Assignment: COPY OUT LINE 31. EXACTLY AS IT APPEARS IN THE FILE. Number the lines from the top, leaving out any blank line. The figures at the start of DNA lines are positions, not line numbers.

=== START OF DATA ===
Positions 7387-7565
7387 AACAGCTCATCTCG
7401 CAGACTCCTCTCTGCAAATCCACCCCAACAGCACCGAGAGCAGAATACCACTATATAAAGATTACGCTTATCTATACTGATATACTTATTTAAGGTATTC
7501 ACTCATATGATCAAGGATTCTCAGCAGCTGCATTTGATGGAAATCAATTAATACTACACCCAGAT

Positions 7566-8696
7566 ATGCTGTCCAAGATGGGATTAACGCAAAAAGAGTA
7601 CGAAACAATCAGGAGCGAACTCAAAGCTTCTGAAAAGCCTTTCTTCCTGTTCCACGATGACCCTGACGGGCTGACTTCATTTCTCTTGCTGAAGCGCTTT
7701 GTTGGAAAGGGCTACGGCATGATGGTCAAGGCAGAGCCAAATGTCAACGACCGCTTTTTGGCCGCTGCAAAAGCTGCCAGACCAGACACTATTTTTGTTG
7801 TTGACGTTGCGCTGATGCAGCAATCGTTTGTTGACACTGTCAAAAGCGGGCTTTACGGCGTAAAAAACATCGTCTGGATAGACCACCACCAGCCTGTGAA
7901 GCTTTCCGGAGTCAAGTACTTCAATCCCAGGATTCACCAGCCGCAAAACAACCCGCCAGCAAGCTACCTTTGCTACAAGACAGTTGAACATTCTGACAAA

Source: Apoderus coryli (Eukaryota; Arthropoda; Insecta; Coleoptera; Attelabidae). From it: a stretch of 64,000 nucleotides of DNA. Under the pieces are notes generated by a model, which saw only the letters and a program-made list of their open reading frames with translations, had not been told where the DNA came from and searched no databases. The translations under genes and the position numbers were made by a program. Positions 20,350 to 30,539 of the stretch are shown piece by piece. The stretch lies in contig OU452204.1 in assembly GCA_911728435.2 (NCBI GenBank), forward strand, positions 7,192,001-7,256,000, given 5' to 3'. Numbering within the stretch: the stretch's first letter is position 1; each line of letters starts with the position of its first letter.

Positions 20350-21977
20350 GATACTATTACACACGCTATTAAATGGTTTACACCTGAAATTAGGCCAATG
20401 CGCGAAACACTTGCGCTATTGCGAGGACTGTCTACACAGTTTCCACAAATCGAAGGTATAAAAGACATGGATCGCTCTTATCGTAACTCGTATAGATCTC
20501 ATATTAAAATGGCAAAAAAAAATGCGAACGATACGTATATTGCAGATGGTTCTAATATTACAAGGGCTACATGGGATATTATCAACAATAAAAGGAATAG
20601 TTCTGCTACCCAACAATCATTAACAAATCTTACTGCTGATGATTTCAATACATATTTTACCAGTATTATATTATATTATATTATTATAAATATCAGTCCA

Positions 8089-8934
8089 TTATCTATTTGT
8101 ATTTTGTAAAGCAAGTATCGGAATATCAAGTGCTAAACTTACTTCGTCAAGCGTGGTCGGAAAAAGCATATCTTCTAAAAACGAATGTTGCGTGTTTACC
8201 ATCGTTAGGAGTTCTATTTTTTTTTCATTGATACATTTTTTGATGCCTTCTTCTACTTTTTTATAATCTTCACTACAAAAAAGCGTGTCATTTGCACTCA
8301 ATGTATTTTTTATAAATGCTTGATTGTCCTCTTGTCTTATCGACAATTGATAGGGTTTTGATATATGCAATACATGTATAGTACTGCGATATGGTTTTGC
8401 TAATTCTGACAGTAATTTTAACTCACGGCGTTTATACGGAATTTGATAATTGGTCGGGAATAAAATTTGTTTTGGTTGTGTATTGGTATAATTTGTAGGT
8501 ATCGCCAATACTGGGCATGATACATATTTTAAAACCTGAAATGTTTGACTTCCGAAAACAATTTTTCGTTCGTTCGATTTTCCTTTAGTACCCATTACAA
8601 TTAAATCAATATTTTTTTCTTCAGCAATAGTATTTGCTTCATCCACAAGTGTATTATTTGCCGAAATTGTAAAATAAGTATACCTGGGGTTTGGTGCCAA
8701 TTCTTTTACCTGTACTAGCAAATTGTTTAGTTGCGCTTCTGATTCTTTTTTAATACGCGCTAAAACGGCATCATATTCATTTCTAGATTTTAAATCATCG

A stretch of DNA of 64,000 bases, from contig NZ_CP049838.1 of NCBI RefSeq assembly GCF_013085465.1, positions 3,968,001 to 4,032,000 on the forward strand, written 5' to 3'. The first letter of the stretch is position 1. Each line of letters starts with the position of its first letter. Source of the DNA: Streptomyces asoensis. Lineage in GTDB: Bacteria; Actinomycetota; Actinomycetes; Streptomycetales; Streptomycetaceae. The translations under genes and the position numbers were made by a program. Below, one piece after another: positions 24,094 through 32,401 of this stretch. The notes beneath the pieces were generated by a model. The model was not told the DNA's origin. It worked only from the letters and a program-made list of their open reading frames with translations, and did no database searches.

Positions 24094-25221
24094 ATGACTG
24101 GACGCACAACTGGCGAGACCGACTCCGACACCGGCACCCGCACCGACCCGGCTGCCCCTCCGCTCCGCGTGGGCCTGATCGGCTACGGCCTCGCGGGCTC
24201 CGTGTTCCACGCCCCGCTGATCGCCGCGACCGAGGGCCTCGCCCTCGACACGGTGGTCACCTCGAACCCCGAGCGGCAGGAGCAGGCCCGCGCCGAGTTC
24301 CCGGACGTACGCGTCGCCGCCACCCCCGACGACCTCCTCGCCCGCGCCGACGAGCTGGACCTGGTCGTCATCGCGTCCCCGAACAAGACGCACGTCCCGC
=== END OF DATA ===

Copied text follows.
24301 CCGGACGTACGCGTCGCCGCCACCCCCGACGACCTCCTCGCCCGCGCCGACGAGCTGGACCTGGTCGTCATCGCGTCCCCGAACAAGACGCACGTCCCGC